Saturday, February 15, 2014


Mitch has a Borgnine smile, a stretch of small teeth like someone just unzippered the bottom half of his face. It’s a utilitarian thing, a first line of defence, the kind of smile you might use no matter what. I can imagine him in the garage, wiping his hands on an oily rag, smiling in that way as a customer describes the dink dink noise from the engine, or smiling in the cluttered office as the accountant bawls him out about the state of his books, or in the pub, lowering his pint to watch his apprentice play pool. It’s an unsettling smile, a volatile mix of affable and aggressive, like he’s holding you there whilst he makes up his mind.
‘I didn’t get no reply when I rang, so I thought I’d come by and see,’ he says, smiling. He looks down at the bed, at his wife sprawled there, surrounded by empty blister packs. ‘You can’t keep doing this, Shirl,’ he says. ‘You really can’t.’

Shirl says she doesn’t want to go to hospital, but the pills have made her so drowsy it’s easy enough to coax her up, into boots and down the stairs.

Outside the rain has stopped and the sky is a beaten blue. Shirl’s hair whips around her face. She plucks at it ineffectually.
‘Three steps up. There you go.’
She lies back on the ambulance trolley and seems to fall straight asleep. She’s rousable though, enough to take sips from a bottle of activated charcoal. Her lips get stained with a pouty little circle of black, like a geisha.

‘Urgh,’ she says. ‘I don’t want it.’

‘Well you shouldn’t have taken all them pills then,’ smiles Mitch from the opposite chair. Then he plants his elbows squarely on his knees, leans forwards, and and massages his face with his big, calloused hands.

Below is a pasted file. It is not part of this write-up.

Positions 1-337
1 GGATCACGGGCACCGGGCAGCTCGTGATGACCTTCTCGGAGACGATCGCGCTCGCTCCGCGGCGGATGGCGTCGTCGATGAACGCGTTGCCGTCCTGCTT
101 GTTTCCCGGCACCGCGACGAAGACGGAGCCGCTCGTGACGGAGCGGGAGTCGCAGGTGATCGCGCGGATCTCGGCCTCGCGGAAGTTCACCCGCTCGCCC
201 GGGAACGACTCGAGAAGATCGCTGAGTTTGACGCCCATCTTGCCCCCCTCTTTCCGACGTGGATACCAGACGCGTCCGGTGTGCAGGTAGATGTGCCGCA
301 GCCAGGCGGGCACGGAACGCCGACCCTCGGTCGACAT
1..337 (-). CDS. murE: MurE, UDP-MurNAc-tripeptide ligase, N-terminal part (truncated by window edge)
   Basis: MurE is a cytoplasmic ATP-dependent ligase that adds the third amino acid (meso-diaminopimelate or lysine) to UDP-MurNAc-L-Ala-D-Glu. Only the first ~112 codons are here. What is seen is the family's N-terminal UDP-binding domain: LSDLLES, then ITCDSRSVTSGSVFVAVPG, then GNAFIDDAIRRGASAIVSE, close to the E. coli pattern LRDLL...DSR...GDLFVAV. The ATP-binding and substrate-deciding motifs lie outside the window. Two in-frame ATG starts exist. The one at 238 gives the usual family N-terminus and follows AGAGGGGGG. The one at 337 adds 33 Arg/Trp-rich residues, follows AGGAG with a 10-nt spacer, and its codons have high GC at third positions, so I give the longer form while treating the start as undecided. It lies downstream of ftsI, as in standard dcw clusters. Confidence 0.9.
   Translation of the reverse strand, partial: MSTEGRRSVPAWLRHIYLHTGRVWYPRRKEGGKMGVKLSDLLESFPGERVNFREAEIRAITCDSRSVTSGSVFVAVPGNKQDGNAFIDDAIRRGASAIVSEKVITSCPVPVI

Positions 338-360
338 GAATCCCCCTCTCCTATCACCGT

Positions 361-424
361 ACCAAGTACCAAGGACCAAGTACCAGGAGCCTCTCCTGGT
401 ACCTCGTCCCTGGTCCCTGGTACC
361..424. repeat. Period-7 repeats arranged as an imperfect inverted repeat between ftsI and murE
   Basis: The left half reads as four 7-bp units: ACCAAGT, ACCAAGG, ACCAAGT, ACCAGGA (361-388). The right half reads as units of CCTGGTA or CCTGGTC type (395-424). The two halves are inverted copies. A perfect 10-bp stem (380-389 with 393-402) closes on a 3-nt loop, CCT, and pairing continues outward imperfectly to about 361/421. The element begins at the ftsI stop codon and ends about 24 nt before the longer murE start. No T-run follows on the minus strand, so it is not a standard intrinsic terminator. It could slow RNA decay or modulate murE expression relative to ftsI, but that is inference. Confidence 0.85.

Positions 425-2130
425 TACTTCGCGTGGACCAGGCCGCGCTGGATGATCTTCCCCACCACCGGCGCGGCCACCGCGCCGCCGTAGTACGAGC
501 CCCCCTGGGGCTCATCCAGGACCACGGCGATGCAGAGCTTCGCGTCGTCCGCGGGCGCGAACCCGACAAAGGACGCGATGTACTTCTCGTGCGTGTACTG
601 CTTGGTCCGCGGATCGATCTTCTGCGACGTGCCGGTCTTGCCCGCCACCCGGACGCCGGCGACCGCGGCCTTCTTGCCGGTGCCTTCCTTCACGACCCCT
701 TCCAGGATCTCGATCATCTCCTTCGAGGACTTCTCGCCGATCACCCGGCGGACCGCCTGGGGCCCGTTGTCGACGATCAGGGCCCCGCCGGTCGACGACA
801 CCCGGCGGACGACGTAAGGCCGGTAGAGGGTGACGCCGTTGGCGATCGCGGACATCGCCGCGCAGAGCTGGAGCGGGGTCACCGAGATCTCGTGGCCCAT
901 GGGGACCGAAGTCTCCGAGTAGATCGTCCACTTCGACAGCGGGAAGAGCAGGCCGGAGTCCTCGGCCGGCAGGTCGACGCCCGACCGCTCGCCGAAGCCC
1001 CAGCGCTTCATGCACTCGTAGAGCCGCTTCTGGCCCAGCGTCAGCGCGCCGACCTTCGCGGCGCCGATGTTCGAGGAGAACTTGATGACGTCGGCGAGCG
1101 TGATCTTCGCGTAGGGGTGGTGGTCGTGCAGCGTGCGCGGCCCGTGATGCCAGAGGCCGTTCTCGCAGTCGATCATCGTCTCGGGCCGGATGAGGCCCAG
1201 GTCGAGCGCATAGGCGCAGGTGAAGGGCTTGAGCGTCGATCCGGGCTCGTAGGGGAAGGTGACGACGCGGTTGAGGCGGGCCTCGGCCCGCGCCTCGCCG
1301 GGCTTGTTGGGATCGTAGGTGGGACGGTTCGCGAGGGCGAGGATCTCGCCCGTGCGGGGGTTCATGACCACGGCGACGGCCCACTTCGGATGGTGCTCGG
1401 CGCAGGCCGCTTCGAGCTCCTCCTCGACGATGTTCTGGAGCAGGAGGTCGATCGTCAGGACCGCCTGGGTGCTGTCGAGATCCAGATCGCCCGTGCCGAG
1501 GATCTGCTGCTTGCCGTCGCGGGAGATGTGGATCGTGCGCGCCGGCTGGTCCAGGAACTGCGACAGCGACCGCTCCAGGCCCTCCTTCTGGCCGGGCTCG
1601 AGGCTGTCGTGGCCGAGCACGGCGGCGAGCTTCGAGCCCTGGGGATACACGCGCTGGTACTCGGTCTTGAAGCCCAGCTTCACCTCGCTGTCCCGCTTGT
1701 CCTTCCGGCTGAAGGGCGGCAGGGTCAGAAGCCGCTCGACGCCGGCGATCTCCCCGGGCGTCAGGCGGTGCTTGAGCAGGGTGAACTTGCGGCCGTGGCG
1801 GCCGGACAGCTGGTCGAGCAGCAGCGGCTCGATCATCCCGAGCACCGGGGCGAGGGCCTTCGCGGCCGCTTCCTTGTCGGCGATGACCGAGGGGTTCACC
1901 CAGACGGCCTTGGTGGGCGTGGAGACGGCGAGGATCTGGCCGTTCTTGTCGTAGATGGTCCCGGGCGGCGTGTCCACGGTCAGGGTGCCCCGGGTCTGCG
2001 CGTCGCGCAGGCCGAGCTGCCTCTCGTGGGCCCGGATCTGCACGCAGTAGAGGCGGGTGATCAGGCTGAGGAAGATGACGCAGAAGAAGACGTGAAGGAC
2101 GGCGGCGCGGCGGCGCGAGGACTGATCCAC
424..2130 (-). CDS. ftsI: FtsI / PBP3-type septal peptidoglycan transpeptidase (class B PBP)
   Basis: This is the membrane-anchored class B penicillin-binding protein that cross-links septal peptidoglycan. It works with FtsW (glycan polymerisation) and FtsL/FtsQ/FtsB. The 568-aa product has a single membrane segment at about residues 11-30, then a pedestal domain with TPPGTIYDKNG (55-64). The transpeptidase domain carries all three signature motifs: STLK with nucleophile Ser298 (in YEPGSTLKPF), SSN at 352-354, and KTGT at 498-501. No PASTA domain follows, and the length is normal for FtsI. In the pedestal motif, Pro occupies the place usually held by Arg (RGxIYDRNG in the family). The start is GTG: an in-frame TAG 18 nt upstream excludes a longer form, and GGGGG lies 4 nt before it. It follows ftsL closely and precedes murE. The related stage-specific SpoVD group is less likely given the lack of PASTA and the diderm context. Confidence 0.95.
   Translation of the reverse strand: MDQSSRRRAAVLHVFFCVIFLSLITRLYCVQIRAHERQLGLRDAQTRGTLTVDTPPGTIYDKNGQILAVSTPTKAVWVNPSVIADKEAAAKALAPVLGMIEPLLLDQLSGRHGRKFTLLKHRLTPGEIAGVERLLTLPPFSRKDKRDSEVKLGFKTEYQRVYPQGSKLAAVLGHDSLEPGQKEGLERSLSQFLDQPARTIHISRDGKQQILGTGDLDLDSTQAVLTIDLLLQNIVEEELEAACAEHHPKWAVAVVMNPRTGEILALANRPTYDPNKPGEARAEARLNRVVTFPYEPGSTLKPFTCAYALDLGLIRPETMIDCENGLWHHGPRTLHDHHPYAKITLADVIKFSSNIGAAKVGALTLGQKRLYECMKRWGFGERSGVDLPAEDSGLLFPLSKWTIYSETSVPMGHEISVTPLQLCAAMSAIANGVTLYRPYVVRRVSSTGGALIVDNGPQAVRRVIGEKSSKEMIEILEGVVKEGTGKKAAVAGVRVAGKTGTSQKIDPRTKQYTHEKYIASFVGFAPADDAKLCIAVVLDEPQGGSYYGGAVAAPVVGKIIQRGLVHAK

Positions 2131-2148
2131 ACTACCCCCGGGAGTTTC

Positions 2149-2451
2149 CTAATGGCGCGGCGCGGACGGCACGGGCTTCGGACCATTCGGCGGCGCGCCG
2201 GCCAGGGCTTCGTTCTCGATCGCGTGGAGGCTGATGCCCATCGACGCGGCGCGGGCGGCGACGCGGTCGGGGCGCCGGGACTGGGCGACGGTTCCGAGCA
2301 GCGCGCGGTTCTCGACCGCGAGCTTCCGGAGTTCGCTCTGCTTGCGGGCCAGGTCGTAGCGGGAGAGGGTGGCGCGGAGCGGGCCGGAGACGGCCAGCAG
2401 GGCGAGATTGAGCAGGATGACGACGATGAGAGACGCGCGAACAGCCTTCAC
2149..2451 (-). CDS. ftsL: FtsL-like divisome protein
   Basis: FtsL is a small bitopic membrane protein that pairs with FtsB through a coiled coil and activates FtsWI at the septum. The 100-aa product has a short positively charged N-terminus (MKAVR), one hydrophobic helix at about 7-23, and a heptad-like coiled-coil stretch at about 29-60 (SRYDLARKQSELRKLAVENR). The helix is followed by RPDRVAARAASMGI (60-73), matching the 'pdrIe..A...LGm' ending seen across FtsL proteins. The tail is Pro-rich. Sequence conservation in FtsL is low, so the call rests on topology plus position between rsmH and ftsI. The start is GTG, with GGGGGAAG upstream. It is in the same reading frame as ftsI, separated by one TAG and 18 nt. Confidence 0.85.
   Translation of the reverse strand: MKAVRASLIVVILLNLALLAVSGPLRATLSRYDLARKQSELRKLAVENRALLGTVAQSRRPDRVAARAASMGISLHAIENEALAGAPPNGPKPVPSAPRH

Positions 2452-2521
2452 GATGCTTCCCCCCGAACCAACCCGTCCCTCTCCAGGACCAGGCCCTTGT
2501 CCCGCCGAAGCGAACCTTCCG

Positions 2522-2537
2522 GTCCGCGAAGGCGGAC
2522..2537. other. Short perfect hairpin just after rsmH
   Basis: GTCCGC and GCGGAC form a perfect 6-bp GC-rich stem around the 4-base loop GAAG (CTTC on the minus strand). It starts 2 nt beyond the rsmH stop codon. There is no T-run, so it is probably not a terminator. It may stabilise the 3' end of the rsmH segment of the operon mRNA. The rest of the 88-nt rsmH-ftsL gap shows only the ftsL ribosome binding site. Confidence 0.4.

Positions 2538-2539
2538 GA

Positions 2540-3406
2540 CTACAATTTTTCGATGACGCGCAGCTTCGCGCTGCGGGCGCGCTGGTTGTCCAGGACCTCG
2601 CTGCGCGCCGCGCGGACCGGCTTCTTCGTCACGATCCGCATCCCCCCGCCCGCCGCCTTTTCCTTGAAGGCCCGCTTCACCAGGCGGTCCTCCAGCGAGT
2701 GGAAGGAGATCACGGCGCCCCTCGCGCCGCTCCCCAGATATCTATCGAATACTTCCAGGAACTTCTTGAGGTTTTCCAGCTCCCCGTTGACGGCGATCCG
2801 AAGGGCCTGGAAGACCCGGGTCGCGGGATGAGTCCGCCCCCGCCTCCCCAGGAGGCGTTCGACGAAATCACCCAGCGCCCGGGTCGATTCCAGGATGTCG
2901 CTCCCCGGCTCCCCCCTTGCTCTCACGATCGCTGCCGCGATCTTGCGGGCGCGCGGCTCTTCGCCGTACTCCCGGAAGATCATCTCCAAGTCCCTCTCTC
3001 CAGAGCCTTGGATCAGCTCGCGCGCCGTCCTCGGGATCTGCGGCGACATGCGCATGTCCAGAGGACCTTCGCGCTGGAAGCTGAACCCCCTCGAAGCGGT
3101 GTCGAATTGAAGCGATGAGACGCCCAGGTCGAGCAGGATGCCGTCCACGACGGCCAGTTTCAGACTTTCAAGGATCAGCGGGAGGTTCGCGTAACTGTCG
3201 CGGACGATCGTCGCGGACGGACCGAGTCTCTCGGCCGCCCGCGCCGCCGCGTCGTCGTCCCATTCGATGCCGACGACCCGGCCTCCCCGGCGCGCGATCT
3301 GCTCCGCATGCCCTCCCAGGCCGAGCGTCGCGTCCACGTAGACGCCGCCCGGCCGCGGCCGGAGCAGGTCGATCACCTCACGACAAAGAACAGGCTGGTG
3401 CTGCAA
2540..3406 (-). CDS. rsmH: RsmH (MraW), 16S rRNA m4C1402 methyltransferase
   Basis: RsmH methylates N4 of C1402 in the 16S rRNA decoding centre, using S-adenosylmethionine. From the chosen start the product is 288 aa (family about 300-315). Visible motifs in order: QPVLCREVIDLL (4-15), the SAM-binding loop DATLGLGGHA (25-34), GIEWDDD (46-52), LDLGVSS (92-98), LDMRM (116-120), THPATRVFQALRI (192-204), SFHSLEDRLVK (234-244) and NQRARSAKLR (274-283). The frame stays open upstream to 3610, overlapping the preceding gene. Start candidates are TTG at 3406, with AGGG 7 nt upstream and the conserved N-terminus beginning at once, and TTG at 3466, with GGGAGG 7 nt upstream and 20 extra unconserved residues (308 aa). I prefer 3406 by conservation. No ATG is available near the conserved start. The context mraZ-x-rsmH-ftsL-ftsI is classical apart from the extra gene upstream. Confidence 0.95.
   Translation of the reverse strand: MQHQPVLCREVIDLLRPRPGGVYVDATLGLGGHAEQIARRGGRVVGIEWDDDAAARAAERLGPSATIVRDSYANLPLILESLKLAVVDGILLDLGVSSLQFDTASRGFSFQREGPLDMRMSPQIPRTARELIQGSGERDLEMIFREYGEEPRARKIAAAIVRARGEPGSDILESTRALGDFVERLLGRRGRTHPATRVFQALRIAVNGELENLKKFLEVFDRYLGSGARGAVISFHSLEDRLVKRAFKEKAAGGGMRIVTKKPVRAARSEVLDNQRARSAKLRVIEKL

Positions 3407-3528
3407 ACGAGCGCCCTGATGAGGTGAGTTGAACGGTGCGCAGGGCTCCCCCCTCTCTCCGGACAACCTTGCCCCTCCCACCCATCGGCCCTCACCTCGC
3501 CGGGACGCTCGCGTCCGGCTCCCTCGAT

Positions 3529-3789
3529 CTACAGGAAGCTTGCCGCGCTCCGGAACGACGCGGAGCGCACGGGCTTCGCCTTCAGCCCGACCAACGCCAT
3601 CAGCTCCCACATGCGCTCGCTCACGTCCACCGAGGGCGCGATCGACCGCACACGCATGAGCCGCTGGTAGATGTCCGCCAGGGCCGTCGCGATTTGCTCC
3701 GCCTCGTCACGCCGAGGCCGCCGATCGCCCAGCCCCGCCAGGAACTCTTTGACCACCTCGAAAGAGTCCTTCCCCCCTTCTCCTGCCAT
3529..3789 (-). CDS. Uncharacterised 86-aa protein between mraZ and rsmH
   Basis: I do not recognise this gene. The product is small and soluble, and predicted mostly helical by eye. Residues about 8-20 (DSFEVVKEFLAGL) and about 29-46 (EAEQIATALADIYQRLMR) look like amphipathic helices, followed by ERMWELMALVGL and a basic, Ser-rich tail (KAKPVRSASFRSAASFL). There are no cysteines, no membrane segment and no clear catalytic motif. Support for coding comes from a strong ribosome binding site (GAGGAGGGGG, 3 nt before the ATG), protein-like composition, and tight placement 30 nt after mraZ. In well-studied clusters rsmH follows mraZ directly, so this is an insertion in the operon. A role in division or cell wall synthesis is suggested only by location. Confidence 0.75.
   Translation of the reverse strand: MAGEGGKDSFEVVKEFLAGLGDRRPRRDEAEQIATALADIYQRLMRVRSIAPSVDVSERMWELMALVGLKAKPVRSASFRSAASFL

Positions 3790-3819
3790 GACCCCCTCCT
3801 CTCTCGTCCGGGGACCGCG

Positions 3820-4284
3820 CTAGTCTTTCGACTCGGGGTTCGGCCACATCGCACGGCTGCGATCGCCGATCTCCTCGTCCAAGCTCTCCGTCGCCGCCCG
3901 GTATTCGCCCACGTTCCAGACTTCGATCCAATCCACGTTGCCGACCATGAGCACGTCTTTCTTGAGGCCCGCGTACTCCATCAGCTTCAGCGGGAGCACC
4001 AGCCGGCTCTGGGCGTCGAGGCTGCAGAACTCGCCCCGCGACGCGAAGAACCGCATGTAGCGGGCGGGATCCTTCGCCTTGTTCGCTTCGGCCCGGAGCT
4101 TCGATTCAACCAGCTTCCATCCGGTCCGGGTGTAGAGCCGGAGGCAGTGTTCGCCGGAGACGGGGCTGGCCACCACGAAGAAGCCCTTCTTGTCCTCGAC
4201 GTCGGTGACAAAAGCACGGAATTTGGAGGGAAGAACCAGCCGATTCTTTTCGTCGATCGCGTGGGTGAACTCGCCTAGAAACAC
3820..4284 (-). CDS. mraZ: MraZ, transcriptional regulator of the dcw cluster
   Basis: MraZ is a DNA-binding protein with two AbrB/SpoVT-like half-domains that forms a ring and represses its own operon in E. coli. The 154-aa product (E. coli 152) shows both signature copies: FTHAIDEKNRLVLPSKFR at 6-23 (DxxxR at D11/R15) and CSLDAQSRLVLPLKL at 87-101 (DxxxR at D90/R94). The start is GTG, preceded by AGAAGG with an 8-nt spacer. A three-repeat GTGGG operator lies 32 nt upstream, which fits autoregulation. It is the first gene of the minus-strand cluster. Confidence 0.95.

‘I don’t know,’ he says, sighing, straightening up again and looking at me. ‘I’ve had enough, mate. The mental health lot are worse than useless. You get some geezer from the crisis team come round, and all they do is bosh out more Valium. And the psychiatrist ‘aint much better. She just sits there sucking her glasses and scribbling notes. Hm. I see. And what about this and that? And then writes a prescription for more pills. I’ve had it up to here, mate.’

He smiles at me, and the distance between that smile and the resonant black of his eyes could not be more profound. 


jacksofbuxton said...

For some reason,after reading that Spence,the phrase "we're going to need a bigger boat" sprang to mind.

Spence Kennedy said...

What a great film that was! Plenty of great quotes from Jaws. 'You know the thing about a shark? He's got lifeless eyes, black eyes, like a doll's eye.' Brilliant.

Lynda Halliger Otvos (Lynda M O) said...

The mental health system here in the States is as bad or worse than what you have. Why do we shun these folks who need help not stigmatization ?~! It has been friends of mine with temp problems and relatives of theirs with permanent problems and neither is getting any decent help.


Spence Kennedy said...

I wish I knew, Lynda. When you think of the number of people affected, you'd think there'd be far more resources dedicated to solving the problem - if only to address the social consequences / time lost to work etc. But here MH is definitely the 'poor relation' of the health system. What's needed are more beds for the acutely unwell, and more counselors for CBT and other therapies, but I don't see it changing any time soon, unfortunately.

Thanks for the comment, Lynda.

cogidubnus said...

It's Mitch I feel sorry he didn't have anything remotely like this in mind when he repeated the words "in sickness or in health"...but he seems to be sticking the course...

All the best


Spence Kennedy said...

Mitch was one of the good guys (as far as I could tell). So difficult for him - and God knows what the outlook is for both of them. Still - she survived this OD, and hopefully they'll get some effective support.

(Tactful pause)

:) Cheers, Dave!